Ivanovic, the 2008 champion, bit the orange dust yesterday but Kuznetsova and Jankovic moved into the last 16 and, with no Serena Williams or Li Na to worry about, the identity of the women's champion remains more guesswork than anything.
Fourth-ranked Simona Halep is the highest seed remaining, while Maria Sharapova, who won the title in 2012 and was runner-up 12 months ago, remains the favourite but faces a tough clash today against Australia's Sam Stosur.
Former Wimbledon champion Petra Kvitova, seeded fifth, served twice for the match against Kuznetsova at 5-4 and 7-6 in the final set, but the Russian held her nerve to reach the fourth round by winning 6-7 (3-7), 6-1, 9-7.
"I feel really good, I feel really excited, happy," Kuznetsova said. "I really feel almost like Rafa Nadal out there, you know. The difference is I cannot make winners from that far behind, so I have to go inside a little bit."
Kuznetsova, who won the title in 2009 and was the runner-up in 2006, has now reached at least the last 16 in eight of the past nine years. At 28, she remains one of the world's best players on clay.
A 100-1 shot before the tournament began, Kuznetsova is now being talked up as a potential finalist again, but the Russian said she was now mature enough to know that making predictions was a foolish pastime.
"When I was like a little bit younger, I was coming here and I was feeling, oh, I'm in such good shape, I have a plan, I have a chance. And then I would lose in the quarters or at an even earlier stage.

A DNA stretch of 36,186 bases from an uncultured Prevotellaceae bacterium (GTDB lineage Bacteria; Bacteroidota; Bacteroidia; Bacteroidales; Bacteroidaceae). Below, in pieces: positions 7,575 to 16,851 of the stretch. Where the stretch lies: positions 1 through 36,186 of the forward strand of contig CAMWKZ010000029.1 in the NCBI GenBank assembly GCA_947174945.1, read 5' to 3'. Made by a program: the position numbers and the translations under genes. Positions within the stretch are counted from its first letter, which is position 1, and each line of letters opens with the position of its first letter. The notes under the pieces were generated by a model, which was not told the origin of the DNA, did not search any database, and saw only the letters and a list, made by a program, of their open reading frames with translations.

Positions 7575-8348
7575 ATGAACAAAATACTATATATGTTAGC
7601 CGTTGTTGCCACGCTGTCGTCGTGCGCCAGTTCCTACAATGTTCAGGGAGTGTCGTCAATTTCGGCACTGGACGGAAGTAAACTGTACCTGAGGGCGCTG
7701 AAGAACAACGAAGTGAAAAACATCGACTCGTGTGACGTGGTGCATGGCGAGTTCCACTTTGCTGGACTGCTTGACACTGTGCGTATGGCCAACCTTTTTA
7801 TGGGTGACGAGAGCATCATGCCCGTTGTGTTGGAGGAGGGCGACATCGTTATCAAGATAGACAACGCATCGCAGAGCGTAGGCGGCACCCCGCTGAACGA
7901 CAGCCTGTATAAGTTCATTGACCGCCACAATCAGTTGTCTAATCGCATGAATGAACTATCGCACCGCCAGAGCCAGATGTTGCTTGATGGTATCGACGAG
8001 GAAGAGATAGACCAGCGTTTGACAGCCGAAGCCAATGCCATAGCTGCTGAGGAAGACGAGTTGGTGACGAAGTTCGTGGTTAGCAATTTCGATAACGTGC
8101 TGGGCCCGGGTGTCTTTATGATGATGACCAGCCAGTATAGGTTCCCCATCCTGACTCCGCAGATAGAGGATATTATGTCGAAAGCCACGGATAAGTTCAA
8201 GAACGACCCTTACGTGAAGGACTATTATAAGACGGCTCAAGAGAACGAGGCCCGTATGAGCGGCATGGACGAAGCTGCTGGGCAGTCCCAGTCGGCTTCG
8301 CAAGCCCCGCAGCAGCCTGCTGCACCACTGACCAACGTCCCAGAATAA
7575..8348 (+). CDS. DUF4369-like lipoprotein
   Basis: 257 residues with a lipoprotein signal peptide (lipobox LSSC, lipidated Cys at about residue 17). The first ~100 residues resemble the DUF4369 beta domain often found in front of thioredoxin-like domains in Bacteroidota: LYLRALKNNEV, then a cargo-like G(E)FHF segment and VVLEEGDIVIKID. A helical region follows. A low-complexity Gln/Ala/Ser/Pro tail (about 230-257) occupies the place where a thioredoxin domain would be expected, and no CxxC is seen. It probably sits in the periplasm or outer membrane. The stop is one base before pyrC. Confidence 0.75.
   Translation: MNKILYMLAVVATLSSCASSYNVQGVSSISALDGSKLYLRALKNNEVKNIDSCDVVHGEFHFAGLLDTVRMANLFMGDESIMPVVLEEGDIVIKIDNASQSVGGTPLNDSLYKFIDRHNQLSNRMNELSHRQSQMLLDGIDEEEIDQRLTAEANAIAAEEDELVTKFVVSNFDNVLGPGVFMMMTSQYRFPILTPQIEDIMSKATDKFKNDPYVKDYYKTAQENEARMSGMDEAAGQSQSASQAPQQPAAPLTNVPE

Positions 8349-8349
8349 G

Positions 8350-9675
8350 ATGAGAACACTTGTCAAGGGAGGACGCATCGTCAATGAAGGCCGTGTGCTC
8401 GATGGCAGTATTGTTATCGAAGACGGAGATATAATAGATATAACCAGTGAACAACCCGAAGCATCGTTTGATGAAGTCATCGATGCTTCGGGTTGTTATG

"So I feel as the years go by, I just try to play well in each match and I don't have to start the tournament in the high note and to play well.
"To think about how the tournament will go, it's not worth it, because it's the worst thing I have to do to make it work. I try not to think."
After her best start to a year since she won in Paris in 2008, Ivanovic must have believed she had a chance to win again, but she was beaten 6-3, 6-3 by Czech left-hander Lucie Safarova.
Despite being 12 places below Ivanovic in the rankings at No 24, Safarova had won their past four meetings, a match-up she clearly enjoyed.
Ivanovic was never allowed time to unleash enough powerful forehands to do real damage and Safarova stayed strong to take her place in the last 16 against Kuznetsova.
Halep, meanwhile, continues to go about her business almost unnoticed, but with an authority few can match.
Brimful of confidence after winning six titles in the second half of 2013 and breaking into the top five this year, she crushed Maria-Teresa Torro-Flor of Spain 6-3, 6-0.
The 22-year-old has dropped just 11 games in her three matches and from relative obscurity as recently as a year ago, she is now a real contender for the title.
"It's not a surprise to me because I'm more confident now in myself," Halep said. "I'm enjoying the moment now. [My form is] the my best of my career, and I have to be happy on court and to fight for my chance."
The likeable Halep, who won the junior title here in 2008, speaks softly and was congratulated on her improved English by one reporter.
"I don't think so," she said. "I want to improve more. I speak better than last year, but I still have to learn.
"Now I speak more with my coach in English, and it's good. I watch TV, sometimes, and now I have started to read a book in English - Harry Potter."
Halep's next task will be to conjure up a victory over Sloane Stephens, the 21-year-old American who saves her best for Grand Slams and who reached the fourth round for the sixth major in a row.
Sixth seed Jankovic cruised into round four with a 6-1, 6-2 win over another Romanian, Sorana Cirstea.
At 29, Jankovic is playing her best tennis since she topped the rankings at the end of 2008.
A semi-finalist in Paris that year, she plays Italy's Sara Errani in round four, still chasing her first Grand Slam title.
"There were a lot of Grand Slams that I should have won," she said. "Semi-finals, finals. This was the one I would love to win, as well as the US Open."